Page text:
The Moving Sands of Chatham’s Outer Beach
While some sites in Cape Cod remain relatively unchanged, dating back hundreds of years, the coastline is ever changing, perhaps most evident in locations such as Chatham’s Outer Beach. As erosion has been a big concern for town leaders and residents over the years, so has the impact of strong storms, continuously leaving an ever-changing mark on the area. The waves and wind have made a real impact on the beach already, as the sands of the outer beach continually move and take new shape.
In fact, years ago a barrier beach reached from Orleans to the southern edge of Monomoy Point. A strong storm changed that in the late 1950s, splitting the area from the mainland, followed up years later by a massive blizzard that again changed the form of the island into two areas: North and South Monomoy. Erosion has continually played a part as well, taking three feet of the barrier beach away some years and nearly 20 feet in other years.
In the late 1980s a strong storm pushed the ocean through the barrier beach just to the east of Chatham Light, causing the loss of dozens of feet of newly exposed shoreline and sweeping at least one summer home out to sea. Years later Lighthouse Beach was formed when parts of South Beach began to curl inward and attach to the mainland.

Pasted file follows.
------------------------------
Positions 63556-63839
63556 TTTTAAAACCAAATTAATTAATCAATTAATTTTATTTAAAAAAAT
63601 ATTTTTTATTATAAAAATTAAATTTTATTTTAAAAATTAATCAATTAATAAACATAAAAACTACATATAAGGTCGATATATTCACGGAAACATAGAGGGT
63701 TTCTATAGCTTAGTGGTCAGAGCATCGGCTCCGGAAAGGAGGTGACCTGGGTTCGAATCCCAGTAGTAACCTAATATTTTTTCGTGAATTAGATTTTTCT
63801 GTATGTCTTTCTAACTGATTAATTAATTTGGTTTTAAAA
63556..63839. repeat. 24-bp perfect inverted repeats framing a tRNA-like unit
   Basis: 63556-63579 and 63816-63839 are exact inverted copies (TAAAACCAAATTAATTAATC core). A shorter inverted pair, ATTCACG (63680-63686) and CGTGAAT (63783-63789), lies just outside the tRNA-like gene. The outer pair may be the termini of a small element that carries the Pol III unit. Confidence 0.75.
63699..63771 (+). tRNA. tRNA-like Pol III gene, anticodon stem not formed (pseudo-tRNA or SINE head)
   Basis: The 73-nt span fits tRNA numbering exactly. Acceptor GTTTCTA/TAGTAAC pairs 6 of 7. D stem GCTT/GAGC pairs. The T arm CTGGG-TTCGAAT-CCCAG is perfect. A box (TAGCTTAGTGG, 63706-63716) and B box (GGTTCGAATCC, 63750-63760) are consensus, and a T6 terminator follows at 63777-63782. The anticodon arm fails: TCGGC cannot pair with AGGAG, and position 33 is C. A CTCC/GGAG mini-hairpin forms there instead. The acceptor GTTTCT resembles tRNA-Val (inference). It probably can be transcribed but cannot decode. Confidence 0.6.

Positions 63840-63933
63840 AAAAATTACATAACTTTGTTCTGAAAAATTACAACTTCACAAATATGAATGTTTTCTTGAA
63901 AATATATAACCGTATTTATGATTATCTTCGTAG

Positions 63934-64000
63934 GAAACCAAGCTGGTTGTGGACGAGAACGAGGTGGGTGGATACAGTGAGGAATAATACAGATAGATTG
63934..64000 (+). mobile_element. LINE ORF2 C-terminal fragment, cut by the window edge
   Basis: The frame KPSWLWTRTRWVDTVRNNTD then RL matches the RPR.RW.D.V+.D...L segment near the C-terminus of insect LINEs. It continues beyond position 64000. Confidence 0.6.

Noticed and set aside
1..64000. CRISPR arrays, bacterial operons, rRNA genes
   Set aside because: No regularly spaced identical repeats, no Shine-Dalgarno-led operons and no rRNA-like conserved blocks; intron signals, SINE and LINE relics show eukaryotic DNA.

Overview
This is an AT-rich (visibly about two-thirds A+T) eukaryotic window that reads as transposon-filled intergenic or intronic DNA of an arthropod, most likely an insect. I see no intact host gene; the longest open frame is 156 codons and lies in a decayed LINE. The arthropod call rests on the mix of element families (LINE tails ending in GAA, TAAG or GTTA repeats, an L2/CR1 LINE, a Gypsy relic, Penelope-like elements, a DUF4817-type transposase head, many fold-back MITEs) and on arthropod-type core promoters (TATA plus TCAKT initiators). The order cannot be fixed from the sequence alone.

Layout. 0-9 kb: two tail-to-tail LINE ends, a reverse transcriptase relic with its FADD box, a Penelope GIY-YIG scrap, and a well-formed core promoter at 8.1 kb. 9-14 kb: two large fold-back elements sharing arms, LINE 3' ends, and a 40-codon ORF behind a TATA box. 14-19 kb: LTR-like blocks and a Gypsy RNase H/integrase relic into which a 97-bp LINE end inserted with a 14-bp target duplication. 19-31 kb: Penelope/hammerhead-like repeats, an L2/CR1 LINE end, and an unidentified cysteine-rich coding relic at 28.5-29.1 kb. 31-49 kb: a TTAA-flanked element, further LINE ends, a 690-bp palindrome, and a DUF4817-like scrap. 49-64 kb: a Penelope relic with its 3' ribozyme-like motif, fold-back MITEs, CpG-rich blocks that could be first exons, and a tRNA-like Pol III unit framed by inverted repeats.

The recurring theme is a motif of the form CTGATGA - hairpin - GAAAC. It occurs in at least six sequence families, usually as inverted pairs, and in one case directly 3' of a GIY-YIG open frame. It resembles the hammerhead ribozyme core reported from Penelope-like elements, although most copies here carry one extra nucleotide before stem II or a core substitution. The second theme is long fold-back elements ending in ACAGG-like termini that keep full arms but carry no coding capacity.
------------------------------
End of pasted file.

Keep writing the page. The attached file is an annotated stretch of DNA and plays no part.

In more recent years another powerful storm created a new break in the barrier beach, this one in North Chatham off Allen Point, making North Beach an island and leading to the removable of dozens of beach cottages. Again in the mid 2000s the shifting sands allowed for the southern edge of South Beach to reattach to South Monomoy Island, only to be breached again a few years later.
While the future remains uncertain, it is certain that the sands of Chatham’s Outer Beach will likely continually move, creating a new coastline for residents and visitors to view and enjoy. One great way to experience the Nauset Outer Beach, for example, is with an off-road vehicle. The trek takes visitors past sand dunes, marshland and old beach shacks, stretching all the way from Nauset Beach in Orleans to Chatham, so as long as you give way to the occasional nesting Piping Plovers and, more recently, the least terns that have taken up temporary residence on the sands.